03 Oct 2016 21 Sep 2017
Human Anatomy & Physiology for Beauty and Complementary Therapists
Analysing And Describing The Effects of Swedish Body Massage On The Major Systems Of The Body
My Name is Sheryn McDermott and I am studying HNC Beauty Therapy at Forth Valley College. As part of my Human Anatomy & Physiology for Beauty and Complementary Therapists units, I am required to write a report where I must analyse and describe the effects of a selected therapy on the major systems of the body. In the report I must:
The assessment must be presented as a report and have no less than 1500 words and no more than 2000 which I will include a word count. I must reference using the Harvard referencing system and cite at least 5 different references. The report must be in my own words and I must use evidence based research to support my discussion. Any diagrams I use will have a title and be clearly labelled.
The therapy that I have chosen to do my report on is Swedish Body Massage.
The aims of Swedish body massage can differ from person to person depending on what they want to get from it. A client could want to relax, reduce emotional and physical stress, relieve tension and aches, increase their well-being, feel invigorated, detox, increase circulation and improve various body functions. There are so many things that body massage can do and as a therapist, it is my duty to know the effects that the massage will have on the body and how I will be able to achieve the clients aims.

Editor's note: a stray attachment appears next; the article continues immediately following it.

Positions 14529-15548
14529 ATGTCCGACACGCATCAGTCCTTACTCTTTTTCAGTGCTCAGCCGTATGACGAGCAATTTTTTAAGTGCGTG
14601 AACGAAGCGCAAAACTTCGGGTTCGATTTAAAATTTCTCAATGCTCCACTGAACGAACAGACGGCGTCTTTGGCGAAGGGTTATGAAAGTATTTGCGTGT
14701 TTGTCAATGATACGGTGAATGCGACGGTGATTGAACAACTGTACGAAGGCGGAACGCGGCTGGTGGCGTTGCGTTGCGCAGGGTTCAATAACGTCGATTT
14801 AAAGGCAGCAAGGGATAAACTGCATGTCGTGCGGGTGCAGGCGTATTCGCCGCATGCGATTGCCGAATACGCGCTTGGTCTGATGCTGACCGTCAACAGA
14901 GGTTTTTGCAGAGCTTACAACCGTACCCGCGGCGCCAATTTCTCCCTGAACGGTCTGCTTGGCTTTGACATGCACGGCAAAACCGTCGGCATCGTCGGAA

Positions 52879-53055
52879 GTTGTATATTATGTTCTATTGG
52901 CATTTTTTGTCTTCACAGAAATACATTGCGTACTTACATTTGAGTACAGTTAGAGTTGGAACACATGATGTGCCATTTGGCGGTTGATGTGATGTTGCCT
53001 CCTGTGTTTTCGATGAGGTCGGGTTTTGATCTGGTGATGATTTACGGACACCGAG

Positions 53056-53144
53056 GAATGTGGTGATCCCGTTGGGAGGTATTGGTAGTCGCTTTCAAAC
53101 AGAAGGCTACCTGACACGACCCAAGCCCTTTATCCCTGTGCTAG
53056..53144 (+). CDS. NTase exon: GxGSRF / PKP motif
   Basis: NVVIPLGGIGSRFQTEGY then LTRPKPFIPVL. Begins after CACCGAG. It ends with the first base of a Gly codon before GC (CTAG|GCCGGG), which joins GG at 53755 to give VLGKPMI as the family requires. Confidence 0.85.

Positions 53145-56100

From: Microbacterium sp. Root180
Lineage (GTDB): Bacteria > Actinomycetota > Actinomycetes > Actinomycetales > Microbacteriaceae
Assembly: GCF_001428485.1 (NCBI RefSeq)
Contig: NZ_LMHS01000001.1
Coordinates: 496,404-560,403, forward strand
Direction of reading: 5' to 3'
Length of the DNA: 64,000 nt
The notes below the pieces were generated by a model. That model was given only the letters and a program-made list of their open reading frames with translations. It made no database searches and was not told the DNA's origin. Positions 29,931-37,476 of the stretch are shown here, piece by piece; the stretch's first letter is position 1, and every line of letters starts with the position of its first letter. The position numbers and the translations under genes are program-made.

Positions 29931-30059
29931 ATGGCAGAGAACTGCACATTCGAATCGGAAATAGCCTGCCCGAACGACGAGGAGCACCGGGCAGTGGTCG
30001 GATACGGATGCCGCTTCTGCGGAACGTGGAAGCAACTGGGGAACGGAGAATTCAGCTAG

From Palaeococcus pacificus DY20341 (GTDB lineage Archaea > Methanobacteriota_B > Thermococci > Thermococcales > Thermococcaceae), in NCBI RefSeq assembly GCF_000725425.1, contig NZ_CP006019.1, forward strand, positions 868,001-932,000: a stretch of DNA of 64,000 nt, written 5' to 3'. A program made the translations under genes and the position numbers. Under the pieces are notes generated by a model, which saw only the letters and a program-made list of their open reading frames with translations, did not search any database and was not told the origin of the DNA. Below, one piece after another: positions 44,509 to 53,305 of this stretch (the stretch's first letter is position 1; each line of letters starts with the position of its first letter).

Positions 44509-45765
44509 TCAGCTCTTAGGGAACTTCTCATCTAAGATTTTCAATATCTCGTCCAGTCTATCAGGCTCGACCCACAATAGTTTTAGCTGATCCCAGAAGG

As a therapist my aims could be to:
Massage affects all the body systems in a positive way (for those who are not contra-indicated). Some of the major systems affected are the:
As therapists massage in the same direction as the lymph flow, towards the nearest lymph node, the speed of the lymphatic flow is increased due to the force of the hands. The pressure that is applied during massage helps with transferring fluids from the tissue, into the lymphatic vessels which will drain the fluid away more quickly. This helps to prevent or reduce oedema in the tissues
Interstitial fluid contains waste products from cells, these waste products are diffused through lymphatic vessel walls during massage and this allows the body to remove waste products quicker. Pathogens and microbes can be found in the blood, which the lymphatic system filters and cleans to destroy them. Massage can increase the efficiency of the lymph nodes and spleen which can increase the body’s immune system. (Jane Hiscock, 2010) wrote: ‘Biochemical healing takes place not only by alleviating anxiety but also stimulating the production of antibodies, especially immunoglobulin, so enhancing the immune system.’